Land Conservation and Climate Change

These days at Maine Coast Heritage Trust, climate change factors into most decisions we make about how we conserve land.

To ensure our work has the greatest impact, we’ve launched special initiatives to protect and restore some of our coast’s most vital and resilient habitat types, coastal rivers and tidal marshes. We’ve been involved in large-scale habitat protection efforts, we’re assisting communities in their efforts to adapt to climate change, and on our conserved lands we’re conducting invasive species removal projects, piloting marsh restoration projects, and practicing regenerative farming techniques.

But MCHT has been conserving land and keeping forests, wetlands, and ecosystems intact since we got our start in 1970—a full five years before the term “climate change” was first used, and decades before it became ubiquitous. We’ve been engaging in “natural climate solutions” for over fifty years, which are a critical component of the multi-faceted approach we must take to slow the rate of climate change and mitigate its impacts.

Here’s the takeaway: supporting land conservation is a powerful way to make a difference.

Three ways land conservation helps when it comes to climate change:

Bears_Paul_Cyr1. Helping wildlife survive and thrive. By protecting large blocks of connected habitat, we give plants and animals the opportunity to move around the landscape, which can be critical to their survival. Many animals must be able to move significant distances to complete their life cycles (think: sea run fish) and find water, food, and mates. As air and ground temperatures change, animals may need to travel farther or move into new areas. Trees and other plants also need room to disperse their seeds and find suitable habitat. We all depend on large swaths of healthy forests.

MCHT Examples:

2. Lessening the amount of carbon in the atmosphere. Climate change is the direct result of too much carbon (Co2) in the atmosphere. Human activities emit around 100 million tons of Co2 daily, causing the atmosphere to trap more heat, raising average temperatures around the globe. Healthy landscapes and ecosystems naturally hold on to carbon, limiting the amount that gets released into the atmosphere. Trees, grasses, shrubs, and other plants require Co2 and other greenhouse gases to stay alive, and they hold on to these gases within their tissues and the ground. By protecting natural spaces, and thoughtfully managing them, we’re helping to remove carbon from the atmosphere. Conversely, when natural spaces are developed, greenhouse gases are emitted into the atmosphere.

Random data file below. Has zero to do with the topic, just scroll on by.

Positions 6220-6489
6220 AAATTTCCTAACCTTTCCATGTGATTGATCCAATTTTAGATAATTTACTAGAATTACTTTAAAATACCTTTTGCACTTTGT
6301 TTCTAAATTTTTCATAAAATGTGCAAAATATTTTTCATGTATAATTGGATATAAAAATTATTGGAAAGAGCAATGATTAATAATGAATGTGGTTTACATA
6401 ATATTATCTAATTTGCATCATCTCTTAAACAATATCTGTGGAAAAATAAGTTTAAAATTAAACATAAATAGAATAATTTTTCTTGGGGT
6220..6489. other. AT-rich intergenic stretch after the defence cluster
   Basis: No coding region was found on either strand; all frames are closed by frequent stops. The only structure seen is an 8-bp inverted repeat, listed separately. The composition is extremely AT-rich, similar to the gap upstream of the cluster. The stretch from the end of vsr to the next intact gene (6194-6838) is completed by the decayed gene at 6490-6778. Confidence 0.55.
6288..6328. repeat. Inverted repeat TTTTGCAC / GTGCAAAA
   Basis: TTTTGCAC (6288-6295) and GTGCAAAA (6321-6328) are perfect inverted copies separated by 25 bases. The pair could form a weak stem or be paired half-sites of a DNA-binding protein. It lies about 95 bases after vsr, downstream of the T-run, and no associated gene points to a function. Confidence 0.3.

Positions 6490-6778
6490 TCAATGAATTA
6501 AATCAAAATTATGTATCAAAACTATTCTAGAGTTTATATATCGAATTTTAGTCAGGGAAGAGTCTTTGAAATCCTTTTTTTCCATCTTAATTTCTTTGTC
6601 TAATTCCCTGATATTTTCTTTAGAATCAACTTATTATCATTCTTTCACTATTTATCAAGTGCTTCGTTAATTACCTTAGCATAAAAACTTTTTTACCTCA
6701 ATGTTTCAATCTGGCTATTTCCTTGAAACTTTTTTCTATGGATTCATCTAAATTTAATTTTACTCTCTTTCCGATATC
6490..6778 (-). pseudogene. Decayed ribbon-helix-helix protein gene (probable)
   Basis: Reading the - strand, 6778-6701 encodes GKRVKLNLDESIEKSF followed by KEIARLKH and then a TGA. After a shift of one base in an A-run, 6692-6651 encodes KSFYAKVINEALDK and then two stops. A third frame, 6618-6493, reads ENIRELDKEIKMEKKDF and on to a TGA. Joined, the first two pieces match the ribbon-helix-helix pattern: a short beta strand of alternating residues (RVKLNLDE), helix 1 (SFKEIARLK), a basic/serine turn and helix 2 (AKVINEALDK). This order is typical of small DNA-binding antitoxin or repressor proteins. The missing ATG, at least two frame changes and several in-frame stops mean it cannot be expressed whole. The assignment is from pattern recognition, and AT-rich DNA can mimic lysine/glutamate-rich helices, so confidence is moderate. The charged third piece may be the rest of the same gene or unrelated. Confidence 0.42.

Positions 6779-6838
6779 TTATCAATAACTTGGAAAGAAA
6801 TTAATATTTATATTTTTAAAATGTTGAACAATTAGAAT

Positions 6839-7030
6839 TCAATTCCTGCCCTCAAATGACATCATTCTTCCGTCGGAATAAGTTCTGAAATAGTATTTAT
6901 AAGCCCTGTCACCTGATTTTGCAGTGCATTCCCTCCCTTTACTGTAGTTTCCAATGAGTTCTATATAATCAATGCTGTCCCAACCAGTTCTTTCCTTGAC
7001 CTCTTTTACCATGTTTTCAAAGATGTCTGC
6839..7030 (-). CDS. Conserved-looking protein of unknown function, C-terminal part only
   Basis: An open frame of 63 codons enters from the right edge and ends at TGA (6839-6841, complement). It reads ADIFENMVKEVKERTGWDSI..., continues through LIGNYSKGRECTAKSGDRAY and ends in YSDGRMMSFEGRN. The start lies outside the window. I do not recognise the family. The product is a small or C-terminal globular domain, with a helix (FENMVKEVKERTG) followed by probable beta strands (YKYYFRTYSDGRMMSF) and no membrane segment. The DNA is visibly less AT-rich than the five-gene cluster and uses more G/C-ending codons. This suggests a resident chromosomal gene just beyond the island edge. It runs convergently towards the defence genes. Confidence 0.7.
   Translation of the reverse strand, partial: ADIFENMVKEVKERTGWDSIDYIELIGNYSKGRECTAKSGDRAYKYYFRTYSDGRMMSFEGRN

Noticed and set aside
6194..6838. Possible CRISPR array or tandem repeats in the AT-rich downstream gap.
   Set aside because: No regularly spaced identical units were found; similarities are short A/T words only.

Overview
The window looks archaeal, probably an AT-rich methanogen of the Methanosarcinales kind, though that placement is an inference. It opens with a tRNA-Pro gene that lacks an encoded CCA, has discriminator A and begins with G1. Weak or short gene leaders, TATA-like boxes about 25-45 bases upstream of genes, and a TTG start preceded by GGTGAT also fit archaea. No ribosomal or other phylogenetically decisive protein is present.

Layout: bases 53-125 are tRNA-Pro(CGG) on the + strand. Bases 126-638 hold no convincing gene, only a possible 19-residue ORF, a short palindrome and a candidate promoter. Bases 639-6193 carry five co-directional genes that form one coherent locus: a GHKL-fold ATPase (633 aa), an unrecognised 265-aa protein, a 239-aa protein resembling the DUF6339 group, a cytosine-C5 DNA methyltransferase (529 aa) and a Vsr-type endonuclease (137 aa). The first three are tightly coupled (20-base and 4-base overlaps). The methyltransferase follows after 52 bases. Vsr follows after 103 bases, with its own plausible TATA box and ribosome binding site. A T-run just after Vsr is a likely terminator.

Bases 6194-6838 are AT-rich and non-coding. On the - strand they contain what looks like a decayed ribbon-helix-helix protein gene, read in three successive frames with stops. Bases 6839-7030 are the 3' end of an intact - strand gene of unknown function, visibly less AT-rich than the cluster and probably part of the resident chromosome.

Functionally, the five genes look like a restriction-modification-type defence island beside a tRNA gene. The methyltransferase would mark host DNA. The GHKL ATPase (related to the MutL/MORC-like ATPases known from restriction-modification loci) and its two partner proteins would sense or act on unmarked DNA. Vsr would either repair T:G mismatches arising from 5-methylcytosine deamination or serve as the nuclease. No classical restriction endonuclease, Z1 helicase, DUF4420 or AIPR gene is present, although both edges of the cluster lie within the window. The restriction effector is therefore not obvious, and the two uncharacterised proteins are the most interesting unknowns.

MCHT Examples:

SM4b clamming3. Mitigating impacts to communities. Climate change is a global phenomenon, but its impacts are felt most profoundly on a local level. That’s certainly the case in Maine, where many people live and work in close relationship to the land and the sea. Land trusts and conservation organizations, like Maine Coast Heritage Trust, are working with communities on projects to address current climate change-related issues and problems coming down the road. For example, protected land can buffer nearby neighborhoods from heavy storms, safeguard increasingly precious clean water sources, or simply provide much-needed shade on a sweltering day.

MCHT Examples:

Climate change is overwhelming, but there’s some relief in knowing that the woods, waters, and life around us are naturally resilient and even, in some cases, built to sequester the very thing—Co2—that’s out of balance and causing so much harm.

As all of us work to address the massive problem of climate change, land conservation is one of the best tools in our belt. From small community projects that improve peoples’ lives to landscape-scale conservation, every bit of progress matters, and so much more is necessary.

By supporting Maine Coast Heritage Trust and other conservation organizations, you’re making a difference when it comes to climate change.

Do you have questions? Thoughts to add? We’d love to hear from you at .


Photo credits: Tara Rice courtesy of Down East magazine, Paul Cyr, MCHT photo